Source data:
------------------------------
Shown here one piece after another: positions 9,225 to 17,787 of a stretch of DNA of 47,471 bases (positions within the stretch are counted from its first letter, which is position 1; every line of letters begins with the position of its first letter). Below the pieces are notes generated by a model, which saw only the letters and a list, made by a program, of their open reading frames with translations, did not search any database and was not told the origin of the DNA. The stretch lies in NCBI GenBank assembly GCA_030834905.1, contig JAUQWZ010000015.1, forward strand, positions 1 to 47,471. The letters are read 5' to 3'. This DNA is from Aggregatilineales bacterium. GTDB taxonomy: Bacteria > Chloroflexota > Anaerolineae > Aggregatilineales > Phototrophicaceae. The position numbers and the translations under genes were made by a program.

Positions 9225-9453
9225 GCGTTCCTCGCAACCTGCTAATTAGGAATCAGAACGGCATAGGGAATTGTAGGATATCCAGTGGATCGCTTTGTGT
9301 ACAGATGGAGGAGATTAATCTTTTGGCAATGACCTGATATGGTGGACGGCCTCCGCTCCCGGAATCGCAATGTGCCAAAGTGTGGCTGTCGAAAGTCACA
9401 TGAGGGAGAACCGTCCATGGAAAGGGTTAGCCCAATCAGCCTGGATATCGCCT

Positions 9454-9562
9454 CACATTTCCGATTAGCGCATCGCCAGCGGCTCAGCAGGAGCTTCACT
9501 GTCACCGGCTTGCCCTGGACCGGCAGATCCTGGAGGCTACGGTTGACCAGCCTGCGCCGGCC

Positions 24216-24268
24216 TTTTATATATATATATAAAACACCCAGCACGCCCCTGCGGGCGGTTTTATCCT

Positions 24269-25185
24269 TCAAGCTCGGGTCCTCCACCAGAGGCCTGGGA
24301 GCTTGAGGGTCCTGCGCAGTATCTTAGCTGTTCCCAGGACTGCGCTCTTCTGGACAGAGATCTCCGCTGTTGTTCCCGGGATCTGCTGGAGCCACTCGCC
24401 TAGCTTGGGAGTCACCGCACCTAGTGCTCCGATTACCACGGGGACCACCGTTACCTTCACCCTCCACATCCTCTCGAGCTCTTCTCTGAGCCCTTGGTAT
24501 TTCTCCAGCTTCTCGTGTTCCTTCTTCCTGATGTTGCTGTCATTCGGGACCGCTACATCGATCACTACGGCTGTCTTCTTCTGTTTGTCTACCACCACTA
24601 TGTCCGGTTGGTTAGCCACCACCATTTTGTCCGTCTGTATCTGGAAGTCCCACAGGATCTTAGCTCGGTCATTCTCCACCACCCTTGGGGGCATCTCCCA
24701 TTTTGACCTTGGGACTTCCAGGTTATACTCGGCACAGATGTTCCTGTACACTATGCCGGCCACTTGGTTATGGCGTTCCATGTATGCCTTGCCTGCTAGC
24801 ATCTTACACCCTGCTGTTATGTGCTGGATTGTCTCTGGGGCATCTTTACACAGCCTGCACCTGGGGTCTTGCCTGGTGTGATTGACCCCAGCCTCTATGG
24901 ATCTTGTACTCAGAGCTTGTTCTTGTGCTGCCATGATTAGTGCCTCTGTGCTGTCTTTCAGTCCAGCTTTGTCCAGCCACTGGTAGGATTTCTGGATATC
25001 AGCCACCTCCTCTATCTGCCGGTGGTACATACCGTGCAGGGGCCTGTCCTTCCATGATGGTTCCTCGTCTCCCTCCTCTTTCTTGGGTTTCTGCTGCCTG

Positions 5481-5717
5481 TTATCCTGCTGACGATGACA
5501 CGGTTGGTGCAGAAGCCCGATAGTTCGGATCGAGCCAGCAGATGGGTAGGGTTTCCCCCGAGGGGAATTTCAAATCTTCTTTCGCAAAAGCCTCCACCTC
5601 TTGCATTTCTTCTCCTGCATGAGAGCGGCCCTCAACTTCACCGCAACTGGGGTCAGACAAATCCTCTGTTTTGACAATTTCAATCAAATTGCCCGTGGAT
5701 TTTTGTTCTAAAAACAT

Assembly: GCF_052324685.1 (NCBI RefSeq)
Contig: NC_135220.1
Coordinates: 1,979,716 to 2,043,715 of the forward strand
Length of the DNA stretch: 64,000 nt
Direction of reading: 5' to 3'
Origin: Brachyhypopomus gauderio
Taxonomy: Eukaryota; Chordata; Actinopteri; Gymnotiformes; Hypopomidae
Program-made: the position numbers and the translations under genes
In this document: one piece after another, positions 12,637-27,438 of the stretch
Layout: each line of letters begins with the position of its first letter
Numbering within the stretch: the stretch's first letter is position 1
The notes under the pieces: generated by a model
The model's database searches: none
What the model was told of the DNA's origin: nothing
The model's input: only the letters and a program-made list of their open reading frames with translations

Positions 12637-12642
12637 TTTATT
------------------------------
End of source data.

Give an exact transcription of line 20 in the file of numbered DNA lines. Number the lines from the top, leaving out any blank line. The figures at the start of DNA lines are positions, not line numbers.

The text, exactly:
25001 AGCCACCTCCTCTATCTGCCGGTGGTACATACCGTGCAGGGGCCTGTCCTTCCATGATGGTTCCTCGTCTCCCTCCTCTTTCTTGGGTTTCTGCTGCCTG